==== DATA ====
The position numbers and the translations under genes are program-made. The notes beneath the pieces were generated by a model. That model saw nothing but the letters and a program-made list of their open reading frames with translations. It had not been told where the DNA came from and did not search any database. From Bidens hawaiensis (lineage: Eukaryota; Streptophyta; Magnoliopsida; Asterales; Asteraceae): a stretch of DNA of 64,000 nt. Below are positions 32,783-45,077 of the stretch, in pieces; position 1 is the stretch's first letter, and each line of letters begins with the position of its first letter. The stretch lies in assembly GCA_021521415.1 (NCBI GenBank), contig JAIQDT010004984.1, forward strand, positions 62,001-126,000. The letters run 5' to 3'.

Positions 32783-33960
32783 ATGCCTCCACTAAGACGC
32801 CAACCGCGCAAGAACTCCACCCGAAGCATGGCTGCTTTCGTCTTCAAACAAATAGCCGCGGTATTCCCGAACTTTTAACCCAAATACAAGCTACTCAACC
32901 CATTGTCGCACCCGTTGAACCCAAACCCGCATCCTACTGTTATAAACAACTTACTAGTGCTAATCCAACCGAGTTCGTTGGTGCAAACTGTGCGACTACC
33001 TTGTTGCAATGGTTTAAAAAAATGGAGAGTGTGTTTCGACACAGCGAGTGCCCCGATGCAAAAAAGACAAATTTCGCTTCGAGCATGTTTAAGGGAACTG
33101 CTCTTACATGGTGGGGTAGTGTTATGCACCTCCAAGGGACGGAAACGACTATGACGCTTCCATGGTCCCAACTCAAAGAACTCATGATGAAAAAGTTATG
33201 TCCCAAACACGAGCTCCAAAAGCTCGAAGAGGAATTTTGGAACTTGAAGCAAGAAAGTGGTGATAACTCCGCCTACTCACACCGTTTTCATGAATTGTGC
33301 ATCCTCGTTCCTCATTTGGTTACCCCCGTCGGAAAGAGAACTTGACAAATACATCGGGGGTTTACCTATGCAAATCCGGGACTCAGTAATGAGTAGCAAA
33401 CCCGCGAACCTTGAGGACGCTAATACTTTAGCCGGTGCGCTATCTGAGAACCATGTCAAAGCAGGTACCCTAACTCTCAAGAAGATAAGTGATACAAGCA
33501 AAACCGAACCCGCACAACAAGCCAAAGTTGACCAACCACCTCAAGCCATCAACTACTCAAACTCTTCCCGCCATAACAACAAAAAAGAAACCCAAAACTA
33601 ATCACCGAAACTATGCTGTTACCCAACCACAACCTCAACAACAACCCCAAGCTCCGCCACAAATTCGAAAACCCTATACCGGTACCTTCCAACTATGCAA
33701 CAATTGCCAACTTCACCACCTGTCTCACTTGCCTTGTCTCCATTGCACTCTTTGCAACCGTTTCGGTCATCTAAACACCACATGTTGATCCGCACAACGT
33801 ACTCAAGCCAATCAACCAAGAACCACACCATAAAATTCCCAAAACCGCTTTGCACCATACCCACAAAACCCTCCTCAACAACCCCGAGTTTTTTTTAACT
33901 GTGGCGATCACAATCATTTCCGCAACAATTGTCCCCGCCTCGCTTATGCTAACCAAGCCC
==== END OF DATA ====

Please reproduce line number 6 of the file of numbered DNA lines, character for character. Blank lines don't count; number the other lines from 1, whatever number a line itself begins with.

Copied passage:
33001 TTGTTGCAATGGTTTAAAAAAATGGAGAGTGTGTTTCGACACAGCGAGTGCCCCGATGCAAAAAAGACAAATTTCGCTTCGAGCATGTTTAAGGGAACTG